Charline Barnes Rowland, E. Anne Pegram, Sharon B. Yates
Keeping the Promise of the Brown Legacy through
Literacy with Collaboration
Rebekah E. Piper
Laurie A. Sharp, Ed.D.
Roberta D. Raymond, Ed.D.
Mary Jo Fresch
Books and Multimedia on School Desegregation. Maya Angelou once said that when one knows better, one should do better. As part of professional development, many schools have book clubs where teachers usually focus on issues of instruction and assessment in various content areas. They discuss and incorporate new knowledge and strategies into their lessons. Shouldn’t teachers read books and view films about the dismantling of inequity in education? Not only would history come alive, but it would be more relevant in reducing unconscious (implicit) biases that are brought into teaching, regardless of the school demographics. Senior researcher on race and ethnicity, Cheryl Staats (2016) wrote:
A large body of social science evidence has shown that implicit biases can be activated by identities we perceive in others, such as race, ethnicity, gender or age. Since these robust associations are a critical component of our System 1 processing, everyone has implicit biases, regardless of race, ethnicity, gender, or age (pp. 30-31).
While books like Silent Covenants by Derrick Bell and After Brown by Charles Clotfelter provide academic and legal information, teachers would also benefit from reading children and young adult books and viewing videos on school desegregation/integration (see Appendix B). They would gain perspectives from children, obtain facts, and value the lessons learned during this difficult period in American history.
Diverse Curriculum. Embracing a diverse curriculum also help students obtain knowledge about different cultural, ethnic, linguistic and religious backgrounds. It also assists them in making connections between academic topics, career goals, and real life. Anne and Charline (2011) did this when they created a middle school interdisciplinary project that focused on print and non-print sources to learn about the Virginia case within Brown v Board of Education. The students visited historical site and interviewed some of the African-American elders who attended the segregated school. With the Internet, there are opportunities for virtual field trips through websites such as:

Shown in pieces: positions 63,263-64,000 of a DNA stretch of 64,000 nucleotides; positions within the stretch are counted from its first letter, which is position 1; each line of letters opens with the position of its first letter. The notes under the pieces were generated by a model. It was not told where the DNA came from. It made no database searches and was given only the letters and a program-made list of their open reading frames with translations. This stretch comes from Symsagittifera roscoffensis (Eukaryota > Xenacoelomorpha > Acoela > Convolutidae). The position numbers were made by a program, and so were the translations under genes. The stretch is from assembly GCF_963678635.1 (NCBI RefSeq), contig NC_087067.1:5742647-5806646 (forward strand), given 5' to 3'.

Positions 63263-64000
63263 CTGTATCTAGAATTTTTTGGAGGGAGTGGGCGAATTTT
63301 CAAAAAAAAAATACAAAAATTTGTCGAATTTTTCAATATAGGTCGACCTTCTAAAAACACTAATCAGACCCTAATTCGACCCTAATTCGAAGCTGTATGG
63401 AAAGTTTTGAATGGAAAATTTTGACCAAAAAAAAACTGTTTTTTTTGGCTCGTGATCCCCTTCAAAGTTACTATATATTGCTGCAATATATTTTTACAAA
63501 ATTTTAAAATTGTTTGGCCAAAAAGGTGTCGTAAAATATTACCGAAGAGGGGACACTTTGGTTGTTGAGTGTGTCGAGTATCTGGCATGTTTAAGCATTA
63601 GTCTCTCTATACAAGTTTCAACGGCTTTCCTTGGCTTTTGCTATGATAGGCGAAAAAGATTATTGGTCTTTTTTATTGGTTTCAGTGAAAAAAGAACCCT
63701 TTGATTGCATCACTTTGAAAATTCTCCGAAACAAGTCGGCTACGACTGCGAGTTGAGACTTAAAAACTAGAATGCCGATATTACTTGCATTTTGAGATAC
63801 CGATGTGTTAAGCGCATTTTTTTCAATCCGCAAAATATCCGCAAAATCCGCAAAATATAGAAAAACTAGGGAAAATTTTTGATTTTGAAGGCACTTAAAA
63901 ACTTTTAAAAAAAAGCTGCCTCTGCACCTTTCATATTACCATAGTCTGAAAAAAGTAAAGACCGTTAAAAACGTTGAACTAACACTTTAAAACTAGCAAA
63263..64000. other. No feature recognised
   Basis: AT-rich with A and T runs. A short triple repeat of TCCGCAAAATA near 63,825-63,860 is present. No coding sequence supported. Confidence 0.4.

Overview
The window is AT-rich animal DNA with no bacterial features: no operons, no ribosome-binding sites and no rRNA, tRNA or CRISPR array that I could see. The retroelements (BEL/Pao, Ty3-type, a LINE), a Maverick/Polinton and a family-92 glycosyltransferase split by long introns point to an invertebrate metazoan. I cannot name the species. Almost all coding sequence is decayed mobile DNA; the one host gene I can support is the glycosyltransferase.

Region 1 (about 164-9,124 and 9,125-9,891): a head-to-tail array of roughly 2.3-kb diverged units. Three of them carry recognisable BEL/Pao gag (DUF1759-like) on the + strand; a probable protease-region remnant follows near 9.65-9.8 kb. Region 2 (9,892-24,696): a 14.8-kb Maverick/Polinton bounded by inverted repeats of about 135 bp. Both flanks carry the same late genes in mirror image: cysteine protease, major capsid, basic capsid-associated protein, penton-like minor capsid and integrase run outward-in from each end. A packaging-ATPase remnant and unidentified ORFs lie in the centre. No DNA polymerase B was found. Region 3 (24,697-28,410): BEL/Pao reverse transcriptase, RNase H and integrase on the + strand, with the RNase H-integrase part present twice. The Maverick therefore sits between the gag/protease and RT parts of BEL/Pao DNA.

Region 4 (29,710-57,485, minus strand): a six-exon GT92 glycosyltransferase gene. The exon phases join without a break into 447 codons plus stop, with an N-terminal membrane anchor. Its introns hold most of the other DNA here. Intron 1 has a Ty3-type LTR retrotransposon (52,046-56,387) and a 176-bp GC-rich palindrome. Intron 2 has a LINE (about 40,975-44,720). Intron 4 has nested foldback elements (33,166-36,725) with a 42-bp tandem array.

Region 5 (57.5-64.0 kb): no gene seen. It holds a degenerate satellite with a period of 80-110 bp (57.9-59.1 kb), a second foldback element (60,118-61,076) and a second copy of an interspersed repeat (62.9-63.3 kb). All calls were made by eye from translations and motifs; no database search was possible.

● Brown versus Board of Education
● Brown v. Board of Education National Historical Site www.nps.gov/brvb/
● Rise and Fall of Jim Crow
● Virginia - Robert Russa Moton Museum
Furthermore, video conferencing with guest speakers on civil rights in education would also help expose students to the world of primary sources. Learners can listen to the speakers’ own stories about their school experiences.
As we celebrate the 65th anniversary of Brown v. Board of Education of Topeka, remember there were other court cases prior to this landmark one. Advocating for school equality extends back many, many decades. It is a continuous fight across the United States. For example, there was Sylvia Mendez, a civil rights activist of Mexican-Puerto Rican heritage, who was the key child in the Mendez v. Westminster desegregation case in 1946 in California. Her landmark case became the first in federal court to find segregation of students based on race in violation of the 14th Amendment (Tonatiuh, 2014). We need to stop making our children the victims of hate! However, utilizing the above approaches by collaborating with diverse communities will assist in promoting social justice and equity in education.
Brown Foundation. (n.d.). Combined Brown Cases, 1951-54. Available: https://brownvboard.org/content/combined-brown-cases-1951-54
CNN Library (2018, April 24). Brown v. Board of Education Fast Facts. Available: https://www.cnn.com/2013/07/04/us/brown-v-board-of-education/index.html
Hammond, Z. (2014). Culturally responsive teaching and the brain: Promoting authentic engagement and rigor among culturally and linguistically diverse students. California: Corwin Press.
Irvine, J. J., & Armento, B. J. (2000). Culturally responsive teaching: Lesson planning for elementary and middle grades. New York: McGraw-Hill.
Rowland, C. B. & Pegram, E. A. (2011, Fall). Engaging students in and out of the classroom: The R.R. Moton Museum project. North Carolina Middle School Association Journal, 26(1), 1-10.
Staats, C. (2016). Understanding implicit bias. Education Digest, 82(1), pp. 29-38.
Teaching for Change. (n.d.). Tellin’ Stories Family Partners Series. Available: www.teachingforchange.org
Tonatiuh, D. (2014). Separate is never equal: Sylvia Mendez & her family’s fight for desegregation. New York: Abrams Books for Young Readers.
U.S. Department of Education. (2011-12). Public school teacher data file. Washington, DC: